…And then, if they need a yaml parser or a pdf generator or a job queue, then those should be in Fortran too. Over time, all language ecosystems will develop all possible language tooling, even if the tooling is for a purpose the language is completely unsuited to. Because no matter how wrong a tool is for the job, proper familiarity can turn it into the right tool.
(Obviously there’s a limit to this, which is why some webtech companies have migrated their Ruby and Python codebases to things like Go or TypeScript.)
This also changes what the right tool for the job is. If you ask me, Python isn’t that good as a language for scientific computing, both due to performance impedance and because of how hard it is to pipeline data. But because it has the large data ecosystem, it’s more appropriate now for that kind of work. Other languages now have more impedance because you’d need to reproduce those libraries.
Imagine you’re building a web application and you want to store some data locally on the user’s device. This could be because this data is only needed on the client-side, or it could be because you want to offer some kind of offline access to the your app’s content.
To do this, you’ll need to store data on the device that’s running your app. You might be asking yourself:
Can I actually store all the data I need?
Can I trust the browser to really persist it?
How much space do I have?
The answers are better than you might think:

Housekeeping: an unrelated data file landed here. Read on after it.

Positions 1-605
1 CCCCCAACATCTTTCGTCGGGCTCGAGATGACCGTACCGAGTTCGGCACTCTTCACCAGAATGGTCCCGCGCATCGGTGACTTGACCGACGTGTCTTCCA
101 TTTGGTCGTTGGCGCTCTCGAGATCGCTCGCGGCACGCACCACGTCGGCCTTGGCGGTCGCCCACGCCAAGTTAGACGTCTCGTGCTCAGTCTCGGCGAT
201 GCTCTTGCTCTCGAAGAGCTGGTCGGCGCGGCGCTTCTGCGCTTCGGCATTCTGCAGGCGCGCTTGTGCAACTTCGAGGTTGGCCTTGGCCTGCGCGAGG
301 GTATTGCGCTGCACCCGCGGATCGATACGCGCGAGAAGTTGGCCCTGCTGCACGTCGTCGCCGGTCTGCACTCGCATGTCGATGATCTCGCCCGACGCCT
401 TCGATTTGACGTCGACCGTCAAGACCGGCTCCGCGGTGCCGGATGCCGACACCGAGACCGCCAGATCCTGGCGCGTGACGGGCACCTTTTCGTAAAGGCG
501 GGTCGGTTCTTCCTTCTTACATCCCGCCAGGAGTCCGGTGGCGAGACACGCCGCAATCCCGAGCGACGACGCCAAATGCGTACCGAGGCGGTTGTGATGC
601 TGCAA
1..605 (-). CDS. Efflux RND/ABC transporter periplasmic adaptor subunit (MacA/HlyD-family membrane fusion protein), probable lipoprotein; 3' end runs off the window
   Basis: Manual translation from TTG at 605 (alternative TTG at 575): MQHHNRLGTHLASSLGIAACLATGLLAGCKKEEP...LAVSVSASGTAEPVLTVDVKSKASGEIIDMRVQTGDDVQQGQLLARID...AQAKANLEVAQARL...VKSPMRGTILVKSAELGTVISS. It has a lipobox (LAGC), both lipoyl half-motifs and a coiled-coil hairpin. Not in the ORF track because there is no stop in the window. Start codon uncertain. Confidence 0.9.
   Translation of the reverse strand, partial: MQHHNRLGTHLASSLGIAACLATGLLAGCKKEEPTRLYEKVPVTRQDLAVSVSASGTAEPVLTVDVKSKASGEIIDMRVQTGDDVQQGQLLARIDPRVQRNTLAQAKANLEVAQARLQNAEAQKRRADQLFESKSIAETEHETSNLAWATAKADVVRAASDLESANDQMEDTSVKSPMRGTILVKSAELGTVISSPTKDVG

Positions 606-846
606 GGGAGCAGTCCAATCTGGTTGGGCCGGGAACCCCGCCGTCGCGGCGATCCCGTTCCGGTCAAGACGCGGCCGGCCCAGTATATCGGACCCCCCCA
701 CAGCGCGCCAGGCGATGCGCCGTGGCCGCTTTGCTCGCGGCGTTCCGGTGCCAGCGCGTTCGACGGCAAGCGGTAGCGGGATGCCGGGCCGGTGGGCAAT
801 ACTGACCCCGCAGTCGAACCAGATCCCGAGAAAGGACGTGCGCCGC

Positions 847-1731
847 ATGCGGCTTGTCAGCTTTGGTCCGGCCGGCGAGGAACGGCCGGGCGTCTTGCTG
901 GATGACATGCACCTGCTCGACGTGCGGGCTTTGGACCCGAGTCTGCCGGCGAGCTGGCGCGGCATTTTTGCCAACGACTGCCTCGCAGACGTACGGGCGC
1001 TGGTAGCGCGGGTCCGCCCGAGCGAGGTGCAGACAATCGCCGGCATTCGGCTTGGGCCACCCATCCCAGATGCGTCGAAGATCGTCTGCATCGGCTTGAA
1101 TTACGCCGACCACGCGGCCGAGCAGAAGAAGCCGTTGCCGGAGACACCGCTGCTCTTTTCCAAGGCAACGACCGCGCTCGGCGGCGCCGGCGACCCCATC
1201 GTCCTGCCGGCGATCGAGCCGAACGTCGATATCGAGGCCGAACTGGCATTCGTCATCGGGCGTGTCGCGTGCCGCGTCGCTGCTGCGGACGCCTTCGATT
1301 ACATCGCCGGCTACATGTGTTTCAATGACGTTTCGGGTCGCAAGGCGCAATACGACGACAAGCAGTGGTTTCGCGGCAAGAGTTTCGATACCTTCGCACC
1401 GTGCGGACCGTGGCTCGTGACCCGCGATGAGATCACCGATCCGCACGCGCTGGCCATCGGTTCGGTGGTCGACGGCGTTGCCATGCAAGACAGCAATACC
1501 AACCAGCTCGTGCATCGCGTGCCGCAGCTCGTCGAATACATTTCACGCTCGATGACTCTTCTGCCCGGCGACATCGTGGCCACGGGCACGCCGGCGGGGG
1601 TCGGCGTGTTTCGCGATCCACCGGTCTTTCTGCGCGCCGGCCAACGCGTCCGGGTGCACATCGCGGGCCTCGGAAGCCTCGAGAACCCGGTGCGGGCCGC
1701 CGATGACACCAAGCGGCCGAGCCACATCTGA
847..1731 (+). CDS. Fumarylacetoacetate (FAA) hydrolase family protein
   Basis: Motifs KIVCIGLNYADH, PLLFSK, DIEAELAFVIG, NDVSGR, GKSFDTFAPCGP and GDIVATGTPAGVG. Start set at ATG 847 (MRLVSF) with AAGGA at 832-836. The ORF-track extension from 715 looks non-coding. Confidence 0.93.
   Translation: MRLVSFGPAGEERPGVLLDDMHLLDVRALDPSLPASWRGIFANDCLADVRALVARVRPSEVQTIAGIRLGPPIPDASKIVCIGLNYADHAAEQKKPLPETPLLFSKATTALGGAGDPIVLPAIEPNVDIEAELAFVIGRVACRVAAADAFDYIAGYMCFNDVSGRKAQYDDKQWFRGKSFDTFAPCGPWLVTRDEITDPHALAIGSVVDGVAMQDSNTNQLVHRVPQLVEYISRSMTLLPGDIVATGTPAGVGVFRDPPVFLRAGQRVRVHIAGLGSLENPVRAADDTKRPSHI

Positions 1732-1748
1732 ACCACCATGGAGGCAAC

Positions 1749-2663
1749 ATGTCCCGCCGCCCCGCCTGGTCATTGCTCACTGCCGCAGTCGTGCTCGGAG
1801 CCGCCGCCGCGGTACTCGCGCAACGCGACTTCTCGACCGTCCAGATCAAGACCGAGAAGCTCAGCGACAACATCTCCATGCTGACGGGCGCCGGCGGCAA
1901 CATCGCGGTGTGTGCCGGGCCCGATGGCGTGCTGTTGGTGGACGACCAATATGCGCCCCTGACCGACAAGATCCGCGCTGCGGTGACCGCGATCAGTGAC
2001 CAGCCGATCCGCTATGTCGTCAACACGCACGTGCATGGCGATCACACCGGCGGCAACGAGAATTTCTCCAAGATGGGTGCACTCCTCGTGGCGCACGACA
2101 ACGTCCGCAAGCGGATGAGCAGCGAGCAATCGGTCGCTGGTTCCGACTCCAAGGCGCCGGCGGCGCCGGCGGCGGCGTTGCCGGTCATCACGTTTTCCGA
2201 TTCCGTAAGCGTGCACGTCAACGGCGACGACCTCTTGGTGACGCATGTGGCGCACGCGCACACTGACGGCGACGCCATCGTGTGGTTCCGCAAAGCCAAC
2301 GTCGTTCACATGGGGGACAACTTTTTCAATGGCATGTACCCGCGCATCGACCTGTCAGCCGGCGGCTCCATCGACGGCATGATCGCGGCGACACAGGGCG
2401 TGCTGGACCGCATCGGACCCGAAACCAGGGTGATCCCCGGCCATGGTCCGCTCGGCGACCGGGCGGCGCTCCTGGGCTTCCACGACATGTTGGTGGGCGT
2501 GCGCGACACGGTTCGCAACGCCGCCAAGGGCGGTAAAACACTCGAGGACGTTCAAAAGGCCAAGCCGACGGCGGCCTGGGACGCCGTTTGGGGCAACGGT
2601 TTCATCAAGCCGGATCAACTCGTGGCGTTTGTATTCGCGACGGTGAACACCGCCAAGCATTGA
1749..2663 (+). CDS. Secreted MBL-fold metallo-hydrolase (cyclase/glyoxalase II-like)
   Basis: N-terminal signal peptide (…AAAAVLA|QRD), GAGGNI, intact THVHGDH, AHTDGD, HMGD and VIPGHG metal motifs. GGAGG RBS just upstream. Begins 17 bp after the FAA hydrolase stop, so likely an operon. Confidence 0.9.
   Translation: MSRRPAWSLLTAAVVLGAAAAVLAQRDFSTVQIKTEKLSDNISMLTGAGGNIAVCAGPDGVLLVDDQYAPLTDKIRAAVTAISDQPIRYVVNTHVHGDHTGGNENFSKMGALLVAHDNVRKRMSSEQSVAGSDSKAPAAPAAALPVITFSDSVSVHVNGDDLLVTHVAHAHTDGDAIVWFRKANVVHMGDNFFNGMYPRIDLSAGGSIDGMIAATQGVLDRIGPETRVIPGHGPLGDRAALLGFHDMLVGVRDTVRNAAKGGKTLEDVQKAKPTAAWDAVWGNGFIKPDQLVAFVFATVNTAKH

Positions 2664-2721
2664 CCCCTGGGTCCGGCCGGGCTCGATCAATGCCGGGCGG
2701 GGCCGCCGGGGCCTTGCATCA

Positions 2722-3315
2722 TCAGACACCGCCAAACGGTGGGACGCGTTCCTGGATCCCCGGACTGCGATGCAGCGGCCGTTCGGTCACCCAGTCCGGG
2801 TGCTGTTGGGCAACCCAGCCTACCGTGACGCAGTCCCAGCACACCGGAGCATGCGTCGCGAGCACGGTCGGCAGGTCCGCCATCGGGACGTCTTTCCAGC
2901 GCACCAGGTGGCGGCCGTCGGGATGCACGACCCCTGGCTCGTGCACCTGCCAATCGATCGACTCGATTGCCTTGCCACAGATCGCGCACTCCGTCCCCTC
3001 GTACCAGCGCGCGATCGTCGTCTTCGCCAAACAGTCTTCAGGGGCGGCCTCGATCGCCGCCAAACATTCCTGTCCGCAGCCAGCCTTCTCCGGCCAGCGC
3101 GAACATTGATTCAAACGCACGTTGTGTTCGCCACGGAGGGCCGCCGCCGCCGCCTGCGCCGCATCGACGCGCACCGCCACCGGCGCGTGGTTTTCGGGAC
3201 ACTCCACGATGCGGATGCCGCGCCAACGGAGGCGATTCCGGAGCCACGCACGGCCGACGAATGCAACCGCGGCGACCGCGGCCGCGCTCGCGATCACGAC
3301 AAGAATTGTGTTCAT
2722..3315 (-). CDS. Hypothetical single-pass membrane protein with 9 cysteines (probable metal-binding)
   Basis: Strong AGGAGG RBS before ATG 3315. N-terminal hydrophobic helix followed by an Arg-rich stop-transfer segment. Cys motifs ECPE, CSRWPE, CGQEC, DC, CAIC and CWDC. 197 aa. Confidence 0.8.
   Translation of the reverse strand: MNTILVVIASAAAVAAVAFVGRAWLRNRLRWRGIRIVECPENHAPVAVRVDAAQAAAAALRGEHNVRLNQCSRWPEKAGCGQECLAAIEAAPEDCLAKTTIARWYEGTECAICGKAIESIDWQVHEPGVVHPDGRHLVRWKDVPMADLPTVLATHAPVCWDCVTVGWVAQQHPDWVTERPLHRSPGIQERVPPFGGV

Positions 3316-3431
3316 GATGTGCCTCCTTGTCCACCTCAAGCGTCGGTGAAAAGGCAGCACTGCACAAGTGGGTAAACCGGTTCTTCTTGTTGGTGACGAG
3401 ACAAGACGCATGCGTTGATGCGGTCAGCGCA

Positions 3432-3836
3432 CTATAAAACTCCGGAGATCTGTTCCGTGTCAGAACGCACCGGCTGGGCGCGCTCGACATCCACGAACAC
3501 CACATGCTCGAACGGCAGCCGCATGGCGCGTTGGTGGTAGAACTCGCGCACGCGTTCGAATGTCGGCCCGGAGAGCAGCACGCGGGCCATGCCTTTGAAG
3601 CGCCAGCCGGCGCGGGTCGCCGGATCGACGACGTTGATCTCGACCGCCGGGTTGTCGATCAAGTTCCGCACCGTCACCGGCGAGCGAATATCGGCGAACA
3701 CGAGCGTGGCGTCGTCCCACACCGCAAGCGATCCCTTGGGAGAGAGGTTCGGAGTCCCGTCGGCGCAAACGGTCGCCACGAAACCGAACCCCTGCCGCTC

Can I actually store all the data I need? Sure, you can store all kinds of data, and a lot of it too.
Can I trust the browser to really persist it? Yes you can.
How much space do I have? A lot, in most cases!
But as always, the devil is in the details! Let’s try to dive into these details.
Some engineers develop a strong point of view that meetings are a waste of their time. There’s good reason for that perspective, as many meetings are quite bad, but it’s also a bit myopic: meetings can also be an exceptionally valuable part of a well-run organization. If you’re getting feedback that any given meeting isn’t helpful, then iterate on it, and consider pausing it for the time being. It may not be useful for your organization yet, but don’t give up on the idea of meetings.
Good meetings are the heartbeat for your organization.
If you look hard enough, you can find narrow exceptions, but the vast majority of well-run organizations anchor around a few valuable meetings, and they’re likely the best starting point for your organization as well. (As an aside, if you want to read a second, excellent take on meetings, I highly recommend Steven Sinofsky’s, which is exceptionally good.)
The most effective communication within an organization is between peers or between managers and their direct team. Your technology strategy is best communicated in a written document. The clearest plan is tracked in a ticket tracker or a document. None of these ideal approaches are large meetings, which isn’t too surprising: large meetings are rarely the best communication solution for any particular goal. However, they are a remarkably effective backup solution when there are gaps in your default approaches.